More Hell, Fewer Dahlias: The Musings of a Radical Feminist.

Archive for the ‘school/learning/education’ Category


http://genderbitch.wordpress.com/2010/01/23/intent-its-fucking-magic/

Please, go here and read.

Pear of the awesome linkage linked me to this and it sums up everything i’ve been being upset about for the past, oh week.

My sociology class is hung up on intent. Lots of second wave feminists, including a second wave feminist presenting professor. Addressing those marginalized in comments would be negating the intent of the comments, which was to…uhm.

Well, I’m not really sure what was intended by comments comparing the oppression of lesbians to the “oppression” of brunettes, and I would have loved to find out. But that would have been “villainizing” the girl who made the comments, so instead I should shut the fuck up and “not get angry when people say insensitive things.” because “intent goes a long way in the classroom.”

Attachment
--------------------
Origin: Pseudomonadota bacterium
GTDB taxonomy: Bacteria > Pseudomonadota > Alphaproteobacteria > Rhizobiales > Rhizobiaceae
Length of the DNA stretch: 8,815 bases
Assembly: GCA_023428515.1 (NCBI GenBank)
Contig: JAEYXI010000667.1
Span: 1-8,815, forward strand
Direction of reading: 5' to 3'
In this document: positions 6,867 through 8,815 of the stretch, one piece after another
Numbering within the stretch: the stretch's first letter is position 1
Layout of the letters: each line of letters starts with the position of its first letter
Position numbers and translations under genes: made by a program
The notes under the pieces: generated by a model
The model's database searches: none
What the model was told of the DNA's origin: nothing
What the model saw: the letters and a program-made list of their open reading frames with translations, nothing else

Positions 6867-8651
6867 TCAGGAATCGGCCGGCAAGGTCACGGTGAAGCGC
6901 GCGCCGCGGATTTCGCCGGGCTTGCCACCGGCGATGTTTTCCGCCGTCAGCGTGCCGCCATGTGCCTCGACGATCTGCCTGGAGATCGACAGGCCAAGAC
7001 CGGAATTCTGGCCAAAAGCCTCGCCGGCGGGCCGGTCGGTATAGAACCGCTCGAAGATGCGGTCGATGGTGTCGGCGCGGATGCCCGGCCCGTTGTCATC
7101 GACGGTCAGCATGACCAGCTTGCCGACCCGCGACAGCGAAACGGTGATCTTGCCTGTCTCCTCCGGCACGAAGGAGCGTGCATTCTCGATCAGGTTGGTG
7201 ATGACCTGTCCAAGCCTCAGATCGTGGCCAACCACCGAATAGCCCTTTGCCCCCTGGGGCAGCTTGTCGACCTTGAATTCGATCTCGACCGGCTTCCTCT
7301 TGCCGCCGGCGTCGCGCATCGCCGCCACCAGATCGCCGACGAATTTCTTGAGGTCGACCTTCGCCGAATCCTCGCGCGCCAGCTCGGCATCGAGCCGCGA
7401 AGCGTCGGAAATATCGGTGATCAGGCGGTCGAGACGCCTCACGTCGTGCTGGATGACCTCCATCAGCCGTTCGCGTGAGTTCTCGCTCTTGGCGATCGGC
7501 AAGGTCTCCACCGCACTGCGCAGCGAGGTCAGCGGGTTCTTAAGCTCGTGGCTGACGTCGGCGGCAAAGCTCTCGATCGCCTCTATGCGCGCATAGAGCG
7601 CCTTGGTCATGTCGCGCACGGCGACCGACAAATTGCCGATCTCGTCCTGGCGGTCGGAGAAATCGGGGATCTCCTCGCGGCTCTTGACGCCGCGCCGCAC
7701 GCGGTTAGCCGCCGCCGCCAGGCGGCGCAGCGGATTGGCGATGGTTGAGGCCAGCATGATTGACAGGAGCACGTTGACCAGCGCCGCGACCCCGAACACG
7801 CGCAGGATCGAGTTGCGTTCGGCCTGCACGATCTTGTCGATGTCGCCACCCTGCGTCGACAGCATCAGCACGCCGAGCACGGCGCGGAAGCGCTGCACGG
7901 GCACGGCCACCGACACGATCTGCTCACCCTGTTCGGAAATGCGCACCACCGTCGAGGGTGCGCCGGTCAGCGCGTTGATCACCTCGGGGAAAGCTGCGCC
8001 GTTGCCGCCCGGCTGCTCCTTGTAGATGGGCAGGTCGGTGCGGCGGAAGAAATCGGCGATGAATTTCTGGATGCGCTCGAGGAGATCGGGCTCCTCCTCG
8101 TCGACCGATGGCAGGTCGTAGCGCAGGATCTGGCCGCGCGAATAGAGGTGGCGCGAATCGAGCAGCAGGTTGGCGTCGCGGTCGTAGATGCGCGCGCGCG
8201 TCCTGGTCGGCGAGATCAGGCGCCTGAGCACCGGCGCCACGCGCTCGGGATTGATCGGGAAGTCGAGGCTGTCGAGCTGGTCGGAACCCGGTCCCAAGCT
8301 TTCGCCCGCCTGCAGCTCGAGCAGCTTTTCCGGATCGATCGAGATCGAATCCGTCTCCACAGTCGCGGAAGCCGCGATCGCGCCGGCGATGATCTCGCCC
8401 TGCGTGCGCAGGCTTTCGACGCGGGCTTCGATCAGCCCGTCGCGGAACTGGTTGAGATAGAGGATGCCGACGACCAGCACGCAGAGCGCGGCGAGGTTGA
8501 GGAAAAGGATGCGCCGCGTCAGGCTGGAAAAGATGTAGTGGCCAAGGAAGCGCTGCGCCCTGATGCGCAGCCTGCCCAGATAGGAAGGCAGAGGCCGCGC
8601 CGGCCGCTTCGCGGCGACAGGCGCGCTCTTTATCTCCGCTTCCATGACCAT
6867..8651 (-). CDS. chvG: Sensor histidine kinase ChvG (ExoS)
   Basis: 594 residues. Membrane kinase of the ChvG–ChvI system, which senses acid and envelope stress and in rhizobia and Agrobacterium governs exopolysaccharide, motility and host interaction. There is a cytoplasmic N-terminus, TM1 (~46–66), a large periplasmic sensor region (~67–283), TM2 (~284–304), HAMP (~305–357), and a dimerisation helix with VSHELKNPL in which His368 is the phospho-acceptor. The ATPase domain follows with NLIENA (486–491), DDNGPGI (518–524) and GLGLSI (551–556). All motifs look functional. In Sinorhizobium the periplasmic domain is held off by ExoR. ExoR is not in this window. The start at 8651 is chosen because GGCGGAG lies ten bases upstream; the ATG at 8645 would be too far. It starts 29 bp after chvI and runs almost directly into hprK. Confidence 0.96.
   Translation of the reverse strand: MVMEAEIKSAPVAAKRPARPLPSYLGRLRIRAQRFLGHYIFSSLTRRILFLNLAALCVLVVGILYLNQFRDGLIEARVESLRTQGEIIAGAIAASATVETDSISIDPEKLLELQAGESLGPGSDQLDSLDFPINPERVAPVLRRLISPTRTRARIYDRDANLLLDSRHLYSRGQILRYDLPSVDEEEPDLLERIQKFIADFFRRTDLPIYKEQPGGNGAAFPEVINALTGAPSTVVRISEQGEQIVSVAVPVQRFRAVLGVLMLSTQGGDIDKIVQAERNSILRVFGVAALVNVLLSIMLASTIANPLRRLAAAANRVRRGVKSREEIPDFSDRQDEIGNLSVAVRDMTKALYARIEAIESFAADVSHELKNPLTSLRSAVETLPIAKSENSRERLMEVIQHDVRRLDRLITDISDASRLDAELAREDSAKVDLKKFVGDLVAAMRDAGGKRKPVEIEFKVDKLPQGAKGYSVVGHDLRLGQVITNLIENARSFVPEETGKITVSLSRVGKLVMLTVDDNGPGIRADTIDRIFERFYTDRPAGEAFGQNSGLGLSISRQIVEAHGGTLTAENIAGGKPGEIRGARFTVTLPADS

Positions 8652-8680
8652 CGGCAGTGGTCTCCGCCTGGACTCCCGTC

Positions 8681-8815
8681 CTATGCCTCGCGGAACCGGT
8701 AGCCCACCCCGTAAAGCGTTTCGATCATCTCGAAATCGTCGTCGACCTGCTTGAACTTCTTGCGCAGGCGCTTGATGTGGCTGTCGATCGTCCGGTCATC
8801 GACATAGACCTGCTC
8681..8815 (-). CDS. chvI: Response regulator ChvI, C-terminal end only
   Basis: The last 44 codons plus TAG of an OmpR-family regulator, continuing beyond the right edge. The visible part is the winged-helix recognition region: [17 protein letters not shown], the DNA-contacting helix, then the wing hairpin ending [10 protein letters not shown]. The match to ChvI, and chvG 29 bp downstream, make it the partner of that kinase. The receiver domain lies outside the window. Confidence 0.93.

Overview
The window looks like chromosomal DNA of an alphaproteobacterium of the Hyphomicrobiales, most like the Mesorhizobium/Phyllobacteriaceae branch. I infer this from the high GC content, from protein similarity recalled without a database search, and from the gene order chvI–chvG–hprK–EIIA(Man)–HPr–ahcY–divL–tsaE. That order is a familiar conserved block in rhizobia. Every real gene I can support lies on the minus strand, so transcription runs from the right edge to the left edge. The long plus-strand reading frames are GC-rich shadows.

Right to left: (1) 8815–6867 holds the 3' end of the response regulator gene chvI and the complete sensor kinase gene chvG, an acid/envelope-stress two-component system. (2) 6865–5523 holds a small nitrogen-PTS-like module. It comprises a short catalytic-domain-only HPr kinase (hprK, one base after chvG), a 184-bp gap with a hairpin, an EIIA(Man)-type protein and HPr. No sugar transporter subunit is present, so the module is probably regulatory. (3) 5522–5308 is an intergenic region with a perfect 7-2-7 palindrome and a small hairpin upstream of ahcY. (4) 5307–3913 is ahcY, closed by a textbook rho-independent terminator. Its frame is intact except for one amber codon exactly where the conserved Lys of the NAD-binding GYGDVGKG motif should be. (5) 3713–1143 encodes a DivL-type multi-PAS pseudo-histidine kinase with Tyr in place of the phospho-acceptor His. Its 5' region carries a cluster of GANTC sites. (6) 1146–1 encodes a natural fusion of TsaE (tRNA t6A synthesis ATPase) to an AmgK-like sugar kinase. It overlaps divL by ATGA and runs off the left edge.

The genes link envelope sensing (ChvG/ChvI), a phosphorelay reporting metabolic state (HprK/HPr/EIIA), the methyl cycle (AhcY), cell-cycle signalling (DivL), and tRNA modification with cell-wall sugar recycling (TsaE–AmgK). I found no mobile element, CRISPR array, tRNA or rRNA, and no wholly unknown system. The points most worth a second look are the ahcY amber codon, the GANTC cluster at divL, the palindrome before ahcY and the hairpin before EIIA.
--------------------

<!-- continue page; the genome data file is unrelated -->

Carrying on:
Yes, intent goes a long way in the classroom. A long way in MARGINALIZING PEOPLE.

Fuck people, srsly.

I’m sure some of my angst over this has to do with actually COMING OUT to my family and claiming the identity of lesbian (I mean I’m telling my GRANDMOTHER, people. I can’t get out of this one) and this is my first actual incident where I’m experiencing marginalization and can talk about it with people in real life.

And talk about it I do. Constantly. Perhaps at the risk of becoming annoying.

But I mean, I just defined kyriarchy for my girlfriend!

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Please stop telling me to subvert my identity to keep you happy.